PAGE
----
WASHINGTON

President Trump is raising a completely legitimate concern that an unprecedented expansion in the use of mail-in ballots in the 2020 election could lead to voter fraud. But that has not stopped his critics from declaring his statements to be false.

Really? In 2012, before mail-in voting became a partisan political litmus test, The New York Times published an article titled “Error and Fraud at Issue as Absentee Voting Rises.” The piece noted that “there is a bipartisan consensus that voting by mail... is more easily abused than other forms,” and that “votes cast by mail are less likely to be counted, more likely to be compromised and more likely to be contested than those cast in a voting booth.” A bipartisan Commission on Federal Election Reform, chaired by former President Jimmy Carter and former Secretary of State James A. Baker III, concluded in 2005 that “absentee ballots remain the largest source of potential voter fraud” and that “vote buying schemes are far more difficult to detect when citizens vote by mail.” Carter and Baker also pointed out that citizens who vote at nursing homes “are more susceptible to pressure, overt and subtle, or to intimidation.” In Florida, there is even a name for this: “granny farming.”

No one questions that mail-in ballots have much higher rates of not being counted. A Massachusetts Institute of Technology study found that in the 2008 presidential election, 7.6 million of 35.5 million mail-in ballots requested were not counted because they never reached voters or were rejected for irregularities. That is a failure rate of more than 21%. In 2008, it did not matter because the election was not particularly close and mail-in ballots only accounted for a fraction of votes cast. But imagine the impact that would have in a close election in which mail-in voting is tried on a massive scale.

If mail-in ballots are adopted widely for the 2020 election, mass failures would be inevitable because about half the states have either no or extremely limited vote-by-mail options, and thus lack the experience or infrastructure for sending out, receiving or securing millions of mail-in ballots. We’d be conducting an experiment of unprecedented scale right in the middle of one of the most contentious elections in U.S. history.

Moreover, there is a huge difference between sending ballots to a small number of citizens who request them and requiring that they be mailed to every registered voter, as Democrats are demanding. Under the Democrats’ plan, ballots would inevitably be sent to wrong addresses or inactive voters, putting millions of blank ballots into circulation—an invitation for fraud. Add to that the danger of what Democrats call “community ballot collection” (aka “ballot harvesting”) where campaign workers collect absentee ballots in bulk and deliver them to election officials, and you have a recipe for disaster.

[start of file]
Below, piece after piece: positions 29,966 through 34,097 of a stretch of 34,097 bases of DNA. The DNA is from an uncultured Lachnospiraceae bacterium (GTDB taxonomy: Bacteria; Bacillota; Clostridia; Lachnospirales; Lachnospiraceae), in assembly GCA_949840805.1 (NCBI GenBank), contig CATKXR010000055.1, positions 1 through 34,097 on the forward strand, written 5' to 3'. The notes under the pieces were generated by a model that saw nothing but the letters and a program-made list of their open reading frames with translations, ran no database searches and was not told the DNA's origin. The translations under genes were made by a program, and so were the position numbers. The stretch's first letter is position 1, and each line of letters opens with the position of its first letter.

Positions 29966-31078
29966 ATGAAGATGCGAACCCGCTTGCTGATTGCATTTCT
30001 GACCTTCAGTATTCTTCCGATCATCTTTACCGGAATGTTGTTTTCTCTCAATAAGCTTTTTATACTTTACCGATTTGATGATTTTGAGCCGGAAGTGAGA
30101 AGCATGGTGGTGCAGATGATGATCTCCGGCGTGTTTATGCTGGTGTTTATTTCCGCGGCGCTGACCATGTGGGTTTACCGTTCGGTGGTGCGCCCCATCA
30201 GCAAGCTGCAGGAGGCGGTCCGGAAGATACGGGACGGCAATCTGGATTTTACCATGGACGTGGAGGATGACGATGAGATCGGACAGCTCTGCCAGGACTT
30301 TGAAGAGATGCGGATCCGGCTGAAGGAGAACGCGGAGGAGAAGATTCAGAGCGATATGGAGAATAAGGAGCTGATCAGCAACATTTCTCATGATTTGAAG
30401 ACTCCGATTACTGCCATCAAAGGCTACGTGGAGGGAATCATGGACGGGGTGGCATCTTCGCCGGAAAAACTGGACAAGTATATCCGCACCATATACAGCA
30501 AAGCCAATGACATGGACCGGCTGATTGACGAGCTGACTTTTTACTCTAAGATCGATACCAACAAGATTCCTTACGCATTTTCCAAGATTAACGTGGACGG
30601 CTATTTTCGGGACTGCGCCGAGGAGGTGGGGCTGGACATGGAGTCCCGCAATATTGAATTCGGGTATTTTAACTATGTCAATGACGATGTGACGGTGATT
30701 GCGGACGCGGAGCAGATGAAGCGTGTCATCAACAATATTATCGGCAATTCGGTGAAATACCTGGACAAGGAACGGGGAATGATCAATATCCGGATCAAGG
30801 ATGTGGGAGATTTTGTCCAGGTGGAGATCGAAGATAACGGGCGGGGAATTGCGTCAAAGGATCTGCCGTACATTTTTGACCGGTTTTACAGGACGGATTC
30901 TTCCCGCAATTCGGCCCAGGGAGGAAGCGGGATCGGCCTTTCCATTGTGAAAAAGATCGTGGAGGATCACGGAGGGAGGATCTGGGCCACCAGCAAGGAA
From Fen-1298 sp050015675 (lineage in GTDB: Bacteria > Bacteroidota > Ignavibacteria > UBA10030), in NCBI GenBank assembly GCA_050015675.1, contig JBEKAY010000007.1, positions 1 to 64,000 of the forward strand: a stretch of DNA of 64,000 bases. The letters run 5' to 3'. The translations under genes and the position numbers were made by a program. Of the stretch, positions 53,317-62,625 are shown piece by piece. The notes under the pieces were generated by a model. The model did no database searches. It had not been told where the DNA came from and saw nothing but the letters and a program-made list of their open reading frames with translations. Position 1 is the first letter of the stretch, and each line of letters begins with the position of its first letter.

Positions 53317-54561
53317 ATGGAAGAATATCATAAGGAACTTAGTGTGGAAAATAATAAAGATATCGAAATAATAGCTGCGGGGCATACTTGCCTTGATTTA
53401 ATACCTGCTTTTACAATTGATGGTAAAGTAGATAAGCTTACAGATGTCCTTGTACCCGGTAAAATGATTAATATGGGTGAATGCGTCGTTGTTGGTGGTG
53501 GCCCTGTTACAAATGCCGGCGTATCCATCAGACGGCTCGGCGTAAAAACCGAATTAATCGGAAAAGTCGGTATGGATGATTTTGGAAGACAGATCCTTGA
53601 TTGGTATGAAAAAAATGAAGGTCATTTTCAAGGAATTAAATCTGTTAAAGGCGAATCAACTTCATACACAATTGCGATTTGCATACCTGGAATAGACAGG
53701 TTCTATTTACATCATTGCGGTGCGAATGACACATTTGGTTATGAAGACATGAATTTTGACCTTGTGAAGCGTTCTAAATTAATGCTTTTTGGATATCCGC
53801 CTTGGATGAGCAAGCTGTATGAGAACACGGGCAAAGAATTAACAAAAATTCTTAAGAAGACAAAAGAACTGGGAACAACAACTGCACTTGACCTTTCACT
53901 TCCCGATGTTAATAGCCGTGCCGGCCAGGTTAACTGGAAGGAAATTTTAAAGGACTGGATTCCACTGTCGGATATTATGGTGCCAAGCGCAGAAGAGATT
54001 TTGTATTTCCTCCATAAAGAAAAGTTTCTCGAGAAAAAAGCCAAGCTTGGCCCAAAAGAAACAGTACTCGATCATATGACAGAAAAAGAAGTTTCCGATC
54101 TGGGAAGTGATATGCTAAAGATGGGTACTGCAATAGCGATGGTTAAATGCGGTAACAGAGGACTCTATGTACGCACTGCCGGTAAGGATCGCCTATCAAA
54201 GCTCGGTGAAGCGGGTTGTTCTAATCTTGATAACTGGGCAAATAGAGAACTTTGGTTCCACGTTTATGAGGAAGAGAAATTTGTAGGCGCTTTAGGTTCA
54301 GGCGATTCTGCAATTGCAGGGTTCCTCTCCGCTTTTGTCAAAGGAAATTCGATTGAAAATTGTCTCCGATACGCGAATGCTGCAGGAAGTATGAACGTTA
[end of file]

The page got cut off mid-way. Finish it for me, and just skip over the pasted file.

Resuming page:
Democrats are already expressing concern that Trump may not accept the results if he loses. So why would they give him an excuse to do so? Maybe because Democrats don’t believe they can win without mail-in voting. During a pandemic, only the most motivated voters are going to show up at the polls, and Democrats have a massive enthusiasm gap with Trump. A March Washington Post-ABC News poll found that just 24% of Biden supporters said they were “very” enthusiastic about supporting him, which is “the lowest (level of enthusiasm) on record for a Democratic presidential candidate in 20 years of ABC/Post polls.” By contrast, more than twice as many Trump’s supporters—53%—are “very” enthusiastic about supporting him. While Trump voters would walk over broken glass to get him re-elected, Democrats are terrified their voters won’t get out of bed to vote for former vice president Joe Biden. Solution? Let them vote from their beds.

That could backfire. Democrats are concerned about African American turnout because COVID-19 has hit the black community especially hard.

But using mail-in votes may not work out the way they hoped. One recent study found that in 2018, “black voters across Georgia’s 159 counties are disproportionately more likely to have their (absentee) ballots rejected than white voters.” If mail-in voting is attempted on a massive scale in 2020, and large numbers of African American votes are not counted, it may be Democrats who are crying fraud and claiming a violation of the Voting Rights Act. If that happens, Democrats will regret going on record insisting mail-in voting is perfectly safe.

Eight years ago, the Times declared that “the flaws of absentee voting raise questions about the most elementary promises of democracy.” Now that Trump is raising those same questions, the publication says doing so is illegitimate. It was right the first time.

Marc A. Thiessen writes for The Washington Post. Follow him on Twitter, @marcthiessen.

1
0
0
0
3